Verse 15 tells us about the time for and purpose of these four angels.
15 So the four angels, who had been prepared for the hour, the day, the month, and the year, were released to kill a third of mankind.
Imagine waiting six-thousand, or eight-thousand, or seventeen-thousand years of earth time to finally get your call to action. Imagine being on lockdown, being stuck in the basement until the exact moment for your part in the script. After all this time, now is the time. It’s always true that seconds tick according to God’s sovereign timeline, but such specificity prepares us for the part these angels play on the global stage. They have one job to do: released to kill a third of mankind. These are the chosen angels of death, chosen for this time, though God also chooses the limits of their massacre. The pale horse, and his rider Death, with Hades behind him, were given authority to kill a quarter of mankind in the fourth seal (Revelation 6:8).
Without any explicit transition, verse 16 connects the four angels with an army.
16 The number of mounted troops was twice ten thousand times ten thousand; I heard their number.
Verses 17-19 will describe their appearance, but here their number is key. Twice ten thousand times ten thousand is 200,000,000. According to the Worldometer site, Russia has almost 146 million people. It seems like a crazy high number, even impossible. But it is not the myriads of myriads that “no man could number” (7:9). These could be numbered, even if John got his information from someone else, since he heard their number.
This is no ordinary army rushing into the scene.
17 And this is how I saw the horses in my vision and those who rode them: they wore breastplates the color of fire and of sapphire and of sulfur, and the heads of the horses were like lions’ heads, and fire and smoke and sulfur came out of their mouths.
This is what John saw: horses and riders, though the riders do not do much other than provide color. They are wearing breastplates of red and yellow and blue, or “of fire and of hyacinth and of brimstone” (NAS), and all together they would look like an army of fire.
The horses had heads that were like lions’ heads, larger and more ferocious than a warhorse’s head. And fire and smoke and sulfur came out of their mouths.
I forgot to mention last week that some modern commentators wonder if the locusts are helicopters. Ha. The same type of interpreter would see cannons and tanks and rockets here, with explosions in the “mouths” of the weapons. That is fanciful, and wrong. It fits with the military image, but it does not fit with the scene as John describes it.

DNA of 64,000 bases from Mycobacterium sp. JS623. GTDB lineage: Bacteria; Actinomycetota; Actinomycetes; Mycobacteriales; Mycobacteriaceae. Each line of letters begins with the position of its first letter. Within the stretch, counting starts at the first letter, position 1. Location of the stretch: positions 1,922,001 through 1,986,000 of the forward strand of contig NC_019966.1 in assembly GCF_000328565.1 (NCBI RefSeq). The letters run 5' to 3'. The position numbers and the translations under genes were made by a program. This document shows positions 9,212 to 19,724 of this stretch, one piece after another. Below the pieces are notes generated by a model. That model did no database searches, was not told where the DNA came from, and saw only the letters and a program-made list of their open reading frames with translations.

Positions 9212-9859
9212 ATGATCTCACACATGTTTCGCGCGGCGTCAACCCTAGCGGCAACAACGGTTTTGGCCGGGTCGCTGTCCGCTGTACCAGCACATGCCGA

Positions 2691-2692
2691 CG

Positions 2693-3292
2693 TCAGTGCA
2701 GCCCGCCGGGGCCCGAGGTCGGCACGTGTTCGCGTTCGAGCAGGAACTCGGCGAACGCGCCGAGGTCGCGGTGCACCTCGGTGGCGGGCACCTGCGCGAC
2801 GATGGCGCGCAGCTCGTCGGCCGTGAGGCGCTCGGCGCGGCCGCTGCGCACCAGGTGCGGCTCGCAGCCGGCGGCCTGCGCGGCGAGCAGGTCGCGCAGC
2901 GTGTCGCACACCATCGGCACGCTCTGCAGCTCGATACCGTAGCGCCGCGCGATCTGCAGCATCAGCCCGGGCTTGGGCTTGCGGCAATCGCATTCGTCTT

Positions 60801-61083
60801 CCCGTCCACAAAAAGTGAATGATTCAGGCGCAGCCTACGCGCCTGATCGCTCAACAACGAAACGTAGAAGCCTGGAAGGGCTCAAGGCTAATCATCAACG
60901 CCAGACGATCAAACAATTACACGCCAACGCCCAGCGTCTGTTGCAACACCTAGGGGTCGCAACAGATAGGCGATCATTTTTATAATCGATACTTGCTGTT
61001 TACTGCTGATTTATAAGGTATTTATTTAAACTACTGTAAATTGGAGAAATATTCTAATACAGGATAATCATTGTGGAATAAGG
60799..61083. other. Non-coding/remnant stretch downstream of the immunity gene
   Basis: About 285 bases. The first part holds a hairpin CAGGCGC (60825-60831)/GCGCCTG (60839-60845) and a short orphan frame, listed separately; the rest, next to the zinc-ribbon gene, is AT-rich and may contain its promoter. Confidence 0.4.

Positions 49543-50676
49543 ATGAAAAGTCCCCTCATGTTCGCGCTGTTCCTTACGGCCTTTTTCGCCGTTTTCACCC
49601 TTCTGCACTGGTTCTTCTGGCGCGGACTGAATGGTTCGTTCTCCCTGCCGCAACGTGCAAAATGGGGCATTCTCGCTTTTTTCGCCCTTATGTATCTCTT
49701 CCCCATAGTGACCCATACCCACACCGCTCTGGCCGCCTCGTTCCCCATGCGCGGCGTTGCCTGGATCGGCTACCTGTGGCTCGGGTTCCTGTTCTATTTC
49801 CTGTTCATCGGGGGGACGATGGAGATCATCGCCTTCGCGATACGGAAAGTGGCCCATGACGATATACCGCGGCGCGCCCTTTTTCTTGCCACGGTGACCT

18 By these three plagues a third of mankind was killed, by the fire and smoke and sulfur coming out of their mouths.
The three elements are repeated, and they are called plagues. It reminds us of Sodom and Gomorrah (Genesis 19) with the same fire and smoke and sulfur. Also repeated is the effect, that a full third of mankind were killed.
Verse 19 is curious.
19 For the power of the horses is in their mouths and in their tails, for their tails are like serpents with heads, and by means of them they wound.
We’ve already seen their mouths, now it’s added that they have wounding tails, tails that are like serpents with heads. The locusts had tails to torment, and these horses’ tails wound, whether or not these wounds lead to death, or strike others that won’t die.
What is this about? I mean, it could be Parthian cavalry shooting arrows behind them. The imagery is physical and perhaps spiritual. The bound angels and their fire-breathing horse-horde are demonic, and demons love to deceive (Jesus likens demons to serpents and scorpions in Luke 17:17-19). Serpents and snakes especially have a lying history, starting with the Serpent, and based on John’s summary in verses 20-21, death and deception are left in their trail.
As the venerable theologians of D.C. Talk once said, some people gotta learn the hard way. But we really do underestimate how hard it is to learn anything.
Post-enlightenment progress in science and medicine and technology lull us into a belief that knowledge is the answer. We might not have the knowledge, but we believe it is out there, and that we could Google it if we really needed it. We like to say that those who don’t study history are bound to repeat it, and sure, that is visible, but not obvious.